4-Pyranone, 2,3-dihydro- ND ND ND 0.34 ± 0.01 0.45 ± 0.01 0.56 ± 0.01

2(3H)-Furanone,dihydro-5-pentyl- ND ND ND 0.47 ± 0.01 0.62 ± 0.01 0.78 ± 0.01

2-Butanone, 3-(phenylthio)- ND ND ND ND ND 0.32 ± 0.02

Others 0.83 ± 0.04 0.80 ± 0.01 0.76 ± 0.00 0.73 ± 0.02 0.69 ± 0.01 0.66 ± 0.01

Total ketones 11.20 ±0.02 11.65 ±0.02 11.94 ±0.00 11.98 ±0.02 12.14 ±0.01 12.20 ±0.01

The data presented is in% area of GC chromatogram. (CB = Cocoa butter; M1 = Mixture 1; M2 = Mixture 2; M2 = Mixture 3; M4 = Mixture 4; RSF = Rambutan seed fat.)

Table 8

Pyrazine compounds identified in RSF and its mixtures with CB.

Compounds CB M1 M2 M3 M4 RSF

Pyrazine, 2,6-dimethyl- 1.42 ±0.02 2.01 ± 0.02 2.60 ± 0.01 3.19 ±0.00 3.78 ± 0.01 4.37 ± 0.01

Pyrazine, 2-ethyl-6-methyl- 0.67 ± 0.01 0.62 ± 0.01 0.54 ± 0.01 0.53 ± 0.01 0.48 ± 0.01 0.43 ± 0.08

Pyrazine, trimethyl- 5.10 ±0.02 5.22 ± 0.01 5.34 ± 0.01 5.47 ± 0.01 5.59 ± 0.01 5.71 ± 0.01

Pyrazine, tetramethyl- 14.34 ± 0.31 14.72 ± 0.02 15.10 ±0.12 15.48 ± 0.05 15.86 ±0.02 16.24 ±0.22

2-Acetyl-3,5-dimethylpyrazine 0.56 ± 0.02 0.45 ± 0.01 0.34 ± 0.01 ND ND ND

2-Isoamyl-6-methylpyrazine 0.34 ± 0.02 0.34 ± 0.02 0.34 ± 0.01 0.34 ± 0.01 0.34 ± 0.01 0.34 ± 0.02

Pyrazine, 2-butyl-3,5-dimethyl- 0.34 ± 0.01 0.27 ± 0.01 ND ND ND ND

Pyrazine, 3,5-diethyl-2-methyl- 1.60 ±0.05 1.36 ±0.01 1.12 ±0.01 0.88 ± 0.01 0.64 ± 0.02 0.40 ± 0.00

Pyrazine,2,5-dimethyl-3-(3-methylbutyl)- ND ND ND 0.16 ±0.00 0.38 ± 0.04 0.48 ± 0.00

2,3,5-Trimethyl-6-ethylpyrazine ND ND ND ND 0.32 ± 0.01 0.40 ± 0.00

Pyrazine, 3-ethyl-2,5-dimethyl- ND 0.08 ± 0.01 0.16 ±0.01 0.24 ± 0.01 0.32 ± 0.01 0.40 ± 0.04

2,3-Dimethyl-5-ethylpyrazine 0.79 ± 0.01 0.63 ± 0.01 0.47 ± 0.01 ND ND ND

Others 0.78 ± 0.01 0.75 ± 0.00 0.71 ± 0.04 0.68 ± 0.02 0.64 ± 0.01 0.61 ± 0.01

Total pyrazine 25.94 ±0.10 26.45 ± 0.02 26.72 ± 0.05 26.97 ± 0.01 28.35 ± 0.01 29.38 ± 0.04

The data presented is in% area of GC chromatogram. (CB = Cocoa butter; Ml = Mixture 1; M2 = Mixture 2; M2 = Mixture 3; M4 = Mixture 4; RSF = Rambutan seed fat.)

cocoa bean. The total pyrazine concentration significantly (p < 0.05) increased as extending roasting time (Zzaman, 2015).

The total number of pyrazine compounds in rambutan seed fat and its mixture with cocoa butter is presented in Table 8. There were different pyrazines detected by Solid phase micro extraction (SPME)- Gas chromatography-Mass spectrophotometry (GC-MS). The most important identified pyrazine in CB and M1 were Pyrazine, 2,6-dimethyl (1.42% and 2.01%), Pyrazine, 2-ethyl-6-methyl (0.67% and 0.62%), Pyrazine, trimethyl (5.10% and 5.22%), Pyrazine, tetramethyl (14.34% and 14.72%), 2-Acetyl-3,5-dimethylpyrazine (0.56% and 0.45%), 2-Isoamyl-6-methylpyrazine (0.34% and 0.34%) and Pyrazine, 2-butyl-3,5-dimethyl (0.34% and 0.27%). Whereas, Our identification of pyrazine compounds in the RSF sample was almost similar to that observed in CB and M1 with different proportion, such as Pyrazine, 2,6-dimethyl, Pyrazine, 2-ethyl-6-methyl, Pyrazine, trimethyl, Pyrazine, tetramethyl and 2-Isoamyl-6-methylpyrazine, which contribute in the range 4.37%, 0.43%, 5.71%, 16.24% and 0.34%, respectively. Besides, the Pyrazine, 3-ethyl-2,5-dimethyl (0.40%), which also provide the roasted nuts, peanut and coffee flavor to the RSF sample.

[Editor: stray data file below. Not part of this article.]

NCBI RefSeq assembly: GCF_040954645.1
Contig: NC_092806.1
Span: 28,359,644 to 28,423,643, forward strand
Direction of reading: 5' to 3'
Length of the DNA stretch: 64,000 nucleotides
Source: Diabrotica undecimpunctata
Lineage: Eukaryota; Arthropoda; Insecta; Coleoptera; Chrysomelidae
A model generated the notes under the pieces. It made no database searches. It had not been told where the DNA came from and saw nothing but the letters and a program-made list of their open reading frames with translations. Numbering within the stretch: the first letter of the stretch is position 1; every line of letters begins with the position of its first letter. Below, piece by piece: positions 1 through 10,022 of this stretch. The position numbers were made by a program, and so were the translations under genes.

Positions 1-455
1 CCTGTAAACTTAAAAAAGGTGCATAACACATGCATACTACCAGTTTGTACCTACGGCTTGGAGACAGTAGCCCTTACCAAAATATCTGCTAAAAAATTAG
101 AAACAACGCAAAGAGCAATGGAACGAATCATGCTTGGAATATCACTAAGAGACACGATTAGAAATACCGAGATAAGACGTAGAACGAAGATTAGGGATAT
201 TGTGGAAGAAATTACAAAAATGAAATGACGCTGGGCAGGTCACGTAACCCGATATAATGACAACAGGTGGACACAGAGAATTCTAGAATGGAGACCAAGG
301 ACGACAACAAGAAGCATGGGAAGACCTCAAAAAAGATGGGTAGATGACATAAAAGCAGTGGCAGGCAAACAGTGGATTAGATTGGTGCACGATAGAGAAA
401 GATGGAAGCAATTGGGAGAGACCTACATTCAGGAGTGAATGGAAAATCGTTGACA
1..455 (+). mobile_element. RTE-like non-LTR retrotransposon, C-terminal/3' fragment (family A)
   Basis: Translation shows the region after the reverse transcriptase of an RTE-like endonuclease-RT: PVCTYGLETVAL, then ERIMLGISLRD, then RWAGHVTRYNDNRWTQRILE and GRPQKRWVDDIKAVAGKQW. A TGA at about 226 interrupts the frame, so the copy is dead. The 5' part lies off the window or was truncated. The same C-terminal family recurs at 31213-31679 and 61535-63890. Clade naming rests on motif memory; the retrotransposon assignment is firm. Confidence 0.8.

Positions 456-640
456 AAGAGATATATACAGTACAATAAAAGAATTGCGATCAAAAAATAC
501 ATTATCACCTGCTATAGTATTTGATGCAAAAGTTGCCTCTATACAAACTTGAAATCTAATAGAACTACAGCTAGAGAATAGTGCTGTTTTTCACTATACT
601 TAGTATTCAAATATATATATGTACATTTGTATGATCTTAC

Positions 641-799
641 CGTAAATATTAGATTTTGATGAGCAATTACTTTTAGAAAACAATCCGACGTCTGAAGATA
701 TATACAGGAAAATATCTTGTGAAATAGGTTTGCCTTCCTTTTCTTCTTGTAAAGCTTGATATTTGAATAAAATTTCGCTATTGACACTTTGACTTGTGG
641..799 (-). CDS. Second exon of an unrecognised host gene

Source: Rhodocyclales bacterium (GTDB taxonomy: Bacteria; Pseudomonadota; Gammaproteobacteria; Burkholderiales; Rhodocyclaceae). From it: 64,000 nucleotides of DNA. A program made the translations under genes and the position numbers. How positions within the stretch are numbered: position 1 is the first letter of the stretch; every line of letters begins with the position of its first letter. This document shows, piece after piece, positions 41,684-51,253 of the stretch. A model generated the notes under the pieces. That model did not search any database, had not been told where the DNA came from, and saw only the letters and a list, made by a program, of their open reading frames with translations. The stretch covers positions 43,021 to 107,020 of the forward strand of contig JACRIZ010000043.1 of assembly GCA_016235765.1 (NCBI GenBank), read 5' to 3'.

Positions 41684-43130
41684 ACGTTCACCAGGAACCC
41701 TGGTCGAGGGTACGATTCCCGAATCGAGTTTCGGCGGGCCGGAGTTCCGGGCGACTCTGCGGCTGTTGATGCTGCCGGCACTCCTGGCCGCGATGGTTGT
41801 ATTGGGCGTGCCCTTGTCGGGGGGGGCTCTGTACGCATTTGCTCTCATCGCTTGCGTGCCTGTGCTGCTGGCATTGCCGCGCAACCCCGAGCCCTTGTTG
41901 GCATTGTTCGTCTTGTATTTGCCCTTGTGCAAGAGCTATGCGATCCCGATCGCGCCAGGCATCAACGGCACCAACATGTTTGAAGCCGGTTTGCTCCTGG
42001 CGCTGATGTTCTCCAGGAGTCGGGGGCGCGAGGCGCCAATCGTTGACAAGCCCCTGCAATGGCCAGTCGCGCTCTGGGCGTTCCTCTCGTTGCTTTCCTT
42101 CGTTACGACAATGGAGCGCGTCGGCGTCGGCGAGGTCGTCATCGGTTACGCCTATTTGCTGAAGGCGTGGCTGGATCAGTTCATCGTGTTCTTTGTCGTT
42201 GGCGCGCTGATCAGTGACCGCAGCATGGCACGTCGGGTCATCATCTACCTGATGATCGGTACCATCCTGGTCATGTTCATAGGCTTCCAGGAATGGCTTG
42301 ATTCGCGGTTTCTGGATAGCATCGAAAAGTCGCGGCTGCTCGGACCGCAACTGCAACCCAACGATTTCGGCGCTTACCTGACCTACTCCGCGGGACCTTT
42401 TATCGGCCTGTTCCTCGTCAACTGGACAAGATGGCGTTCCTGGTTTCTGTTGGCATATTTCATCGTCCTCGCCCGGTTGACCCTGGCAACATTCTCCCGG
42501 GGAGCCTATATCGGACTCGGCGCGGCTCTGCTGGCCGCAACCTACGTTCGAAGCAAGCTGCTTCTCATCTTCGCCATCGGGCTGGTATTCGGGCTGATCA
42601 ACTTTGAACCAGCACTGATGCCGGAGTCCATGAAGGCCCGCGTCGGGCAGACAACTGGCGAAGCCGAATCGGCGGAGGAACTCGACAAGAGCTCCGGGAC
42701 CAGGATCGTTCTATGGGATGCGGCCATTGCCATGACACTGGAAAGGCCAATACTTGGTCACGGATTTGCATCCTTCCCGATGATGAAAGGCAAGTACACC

With regard the formation of pyrazine during the fermentation process, the activity of several microorganisms such as Bacillus subtilis and Bacillus megatrium could generate the formation of pyrazine compound during cocoa fermentation (Afoakwa et al., 2013). As shown in Table 6, the roasting process increased total pyrazine proportion in CB (25.94%) and RSF (29.38%), which made pyrazine flavor the most dominant flavor compound in fermented-roasted cocoa butter and rambutan seed fat. However, the pyrazine percentage in the roasted sample decreased after six days fermentation. This result indicates that sufficient fermentation of cocoa bean and rambutan seed effectively generated Maillard reaction precursors such as amino acid and reducing sugars, which then converted into pyrazine compounds during the roasting process. But, according to Febrianto (2013), he reported that long time of fermentation will decrease the pyrazines concentration instead. Therefore, our results show that six days fermentation of the cocoa bean and rambutan seed is sufficient for producing cocoa butter and rambutan seed fat with a high concentration of pyrazines.

4. Conclusion

From the results obtained, it is useful for a basis to study flavor compounds of rambutan seed fat before use to alternative cocoa butter. Our analysis of the flavor of rambutan seed fat and cocoa butter successfully identified seven kinds of flavor compounds were found in our mixtures including ester, alcohol, hydrocarbon, carboxylic acid, aldehyde, ketone, and pyrazine compound. The

highest concentration of ester, alcohol, hydrocarbon, carboxylic acid, aldehyde and ketone flavour were observed to have a higher contribution to the RSF flavour in the range of 16.49%, 23.15%, 17.65%, 23.14%, 14.41% and 12.20%, respectively followed by CB 10.59%, 10.03%, 6.11%, 9.43%, 8.96% and 11.20%, respectively. Our analysis of the pyrazine group showed the highest pyrazines content was observed at RSF followed by CB (29.38% and 25.94%, respectively). Whereas, M1 showed (26.45%) lower pyrazine flavor than the mixtures M2, M3, and M4 with slight higher to those of the pyrazine content in CB, but similar to major pyrazine compound to the CB sample. This result indicated that six days fermentation of rambutan seed and cocoa bean can be considered as optimum due to its high content of pyrazines. In addition, the roasting process of rambutan seed and cocoa bean was able to achieve desirable flavor characteristics. In conclusion, Up to 20% rambutan, seed fat can be used with cocoa butter as a potential ratio of CB and RSF for the application in chocolate manufacturing. The study concluded that rambutan seed fat can be used as a cocoa butter alternative to improve and get the best quality and aroma in products. Further study can be performed for fat crystallization and melting properties to know behavior of rambutan seed fat.